Guinness. In Ireland, it's what you do. 

Guinness. In Ireland, it's what you do. 

The quintessential Irish experience is having a pint, or two, in a local and authentic pub. This was a must for us on our trip, not only for the Guinness—and it’s true that it tastes better and different in Ireland—but for the immersive experience that it is. We found it simple to strike up conversations and felt right at home in the pubs and bars we visited. As an aside, on our first night, we met a couple that lives less than a mile away from us here in Texas. Small world. However, we wouldn’t have ever known without embracing the pub custom of chatting with your neighbor over a pint.

There are a few criteria to observe when it comes to finding an authentic pub. I discovered them in our travel guide and we found them to be largely true:

1. There should be at least one old man sitting at the bar.

2. The barkeep should be well-dressed, as in wearing a button-down, and pretty clean cut.

3. No piped music—pubs flow to the melody of good conversation.

4. No TV at all or a small one, tucked out of the way and reserved for major national sporting events only (i.e. Rugby World Cup)

We ambled into a few places that didn’t meet all the criteria and everything turned out fine. But, when all the criteria were met, it was a different and more welcoming experience.

Here are the pubs we visited with some brief commentary: 

White House Bar, Kinsale 

I shared info about this joint in my post about restaurants, as we had some pretty tasty food in addition to Guinness and Green Spot. Read about it here

Sam’s Bar, Kinsale

Sam’s is known for having great live music often. Sam’s was our last stop of the night on our second night in Ireland. It was quiet and cozy with a “snug” area. Sam’s also has a heated beer garden area that we did not visit, but I’m sure it’s lovely. Can’t go wrong with Sam’s if you’re in Kinsale and looking to enjoy a pint and make new friends, or just be left alone with your thoughts. They also have Prosecco on tap if you’re tired of beer. 

The Hairy Lemon, Dublin 

We didn't photograph ourselves or our drinks, but we did see this poster with a guy that looks like our friend Chris.

We didn't photograph ourselves or our drinks, but we did see this poster with a guy that looks like our friend Chris.

When we arrived in Dublin we had just a bit of time to kill before heading to our cooking class, so of course we scrambled to find a pub for Guinness and chips. Pubs are in no short supply, obviously, but we still managed to over think the decision. We wound up in a great spot, though. The Hairy Lemon might be a bit on the modern side, but the bartender was friendly and offered up several suggestions for our trip, the pints poured were excellent and the chips were hot and crispy. We intended to visit again for a full meal, but too many options and not enough time prohibited it.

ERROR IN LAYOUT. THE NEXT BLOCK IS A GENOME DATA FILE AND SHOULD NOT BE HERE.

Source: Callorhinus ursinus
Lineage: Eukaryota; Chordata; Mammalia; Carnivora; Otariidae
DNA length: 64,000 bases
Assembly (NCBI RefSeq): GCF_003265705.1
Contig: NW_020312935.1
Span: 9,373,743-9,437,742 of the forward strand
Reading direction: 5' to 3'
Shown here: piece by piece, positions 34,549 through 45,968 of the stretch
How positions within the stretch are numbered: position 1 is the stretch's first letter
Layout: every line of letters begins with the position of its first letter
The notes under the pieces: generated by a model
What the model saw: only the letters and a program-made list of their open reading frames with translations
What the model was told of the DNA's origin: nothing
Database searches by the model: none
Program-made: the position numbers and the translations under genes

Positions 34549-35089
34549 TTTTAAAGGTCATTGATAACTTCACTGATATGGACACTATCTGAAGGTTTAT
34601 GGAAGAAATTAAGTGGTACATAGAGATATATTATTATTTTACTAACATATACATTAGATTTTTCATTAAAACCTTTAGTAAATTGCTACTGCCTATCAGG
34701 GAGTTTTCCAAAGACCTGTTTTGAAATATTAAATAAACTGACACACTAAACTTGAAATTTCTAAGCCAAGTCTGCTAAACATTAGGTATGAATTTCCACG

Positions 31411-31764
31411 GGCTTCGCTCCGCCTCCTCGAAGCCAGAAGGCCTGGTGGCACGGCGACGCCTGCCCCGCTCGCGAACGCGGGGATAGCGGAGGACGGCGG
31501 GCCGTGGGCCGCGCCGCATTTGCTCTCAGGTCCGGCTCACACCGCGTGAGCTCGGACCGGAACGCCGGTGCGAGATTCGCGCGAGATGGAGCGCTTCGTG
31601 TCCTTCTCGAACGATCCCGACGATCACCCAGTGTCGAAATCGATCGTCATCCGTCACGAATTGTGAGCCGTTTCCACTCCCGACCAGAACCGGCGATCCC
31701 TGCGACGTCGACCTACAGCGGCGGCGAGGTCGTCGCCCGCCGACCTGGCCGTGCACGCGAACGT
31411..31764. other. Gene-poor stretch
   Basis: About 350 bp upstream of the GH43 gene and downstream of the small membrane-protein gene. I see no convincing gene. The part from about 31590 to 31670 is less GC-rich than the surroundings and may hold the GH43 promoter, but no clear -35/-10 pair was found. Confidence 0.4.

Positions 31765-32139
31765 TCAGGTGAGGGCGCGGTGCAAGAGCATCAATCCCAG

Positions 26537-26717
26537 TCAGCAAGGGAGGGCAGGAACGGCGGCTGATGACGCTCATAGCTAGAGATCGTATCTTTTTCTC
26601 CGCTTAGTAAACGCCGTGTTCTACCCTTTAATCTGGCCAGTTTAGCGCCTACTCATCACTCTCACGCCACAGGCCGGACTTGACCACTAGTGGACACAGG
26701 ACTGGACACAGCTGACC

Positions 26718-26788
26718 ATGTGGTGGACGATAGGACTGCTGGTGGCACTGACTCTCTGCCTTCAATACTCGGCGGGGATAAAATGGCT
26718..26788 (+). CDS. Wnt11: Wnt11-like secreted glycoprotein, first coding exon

The Long Hall, Dublin

This place, unbeknownst to us, was on Anthony Bourdain’s list and across the street from our guesthouse. It’s rumored to be a favorite hangout of Bruce Springsteen’s, as well. It’s a cool atmosphere—with sort of a 19th century San Francisco saloon feel. The bar staff was friendly and knowledgeable and the pint was poured well. No food, though, but that’s okay. Jack of all trades…master of none.

Gravity Bar at the Guinness Storehouse, Dublin 

You should never get your pint of Guinness in under a minute. 

You should never get your pint of Guinness in under a minute. 

A view of Dublin from Gravity Bar.

A view of Dublin from Gravity Bar.

Okay, so not technically a pub, but pretty cool. The Guinness Storehouse is a 7-level shrine to all things Guinness. It was seriously cool and informative and you get a free pint with your admission ticket, which you can enjoy in the Gravity Bar with a million of your closest friends while overlooking Dublin.

Jules, Dublin 

Also not a pub. It’s a wine bar, but this is a food and wine blog. To be completely honest, we only stopped in here because I really needed to use the restroom. After that, we felt obligated to stay for a glass of wine, but I’m so glad we did! We sat at the little bar lining the front window directly across Dame Street from the entrance to Dublin Castle. The bar is also next door to Olympia Theater. It was excellent people watching, and excellent Bordeaux.

Mac’s Bar, Enniskerry 

At Mac's.

At Mac's.

This was the real deal and my favorite pub experience from the entire trip. Joel and I decided to get out of Dublin for the day and headed to the Powerscourt Gardens south of town. The gardens were lovely, and afterward, we needed a snack…and a pint. We drove into nearby Enniskerry, a tiny Irish town, and found Mac’s, which I’ve since learned is a part of the Powerscourt Arms Hotel. Mac’s met all pub criteria. No piped music. Small TV in corner. Well-dressed barkeep. And the best part? Two old men sitting at the end of the bar. The barkeep told us they always stop in when their wives send them into town for milk. They left a few minutes before we did and as we walked out we saw a quart of milk sitting on the bar—insurance for a return trip, no doubt.

Stanley’s Restaurant & Wine Bar, Dublin 

I know. But…this place is awesome. Even from the street it oozed a Hemingway-esque sophistication that I couldn’t forget, which is why I remembered to go back and find the joint two days later. Joel and I found a cozy corner booth and each had a glass of 2008 Nieport Vertente. We were stuffed from dinner so couldn’t partake of the food, but they do have a very nice menu and friendly staff, too.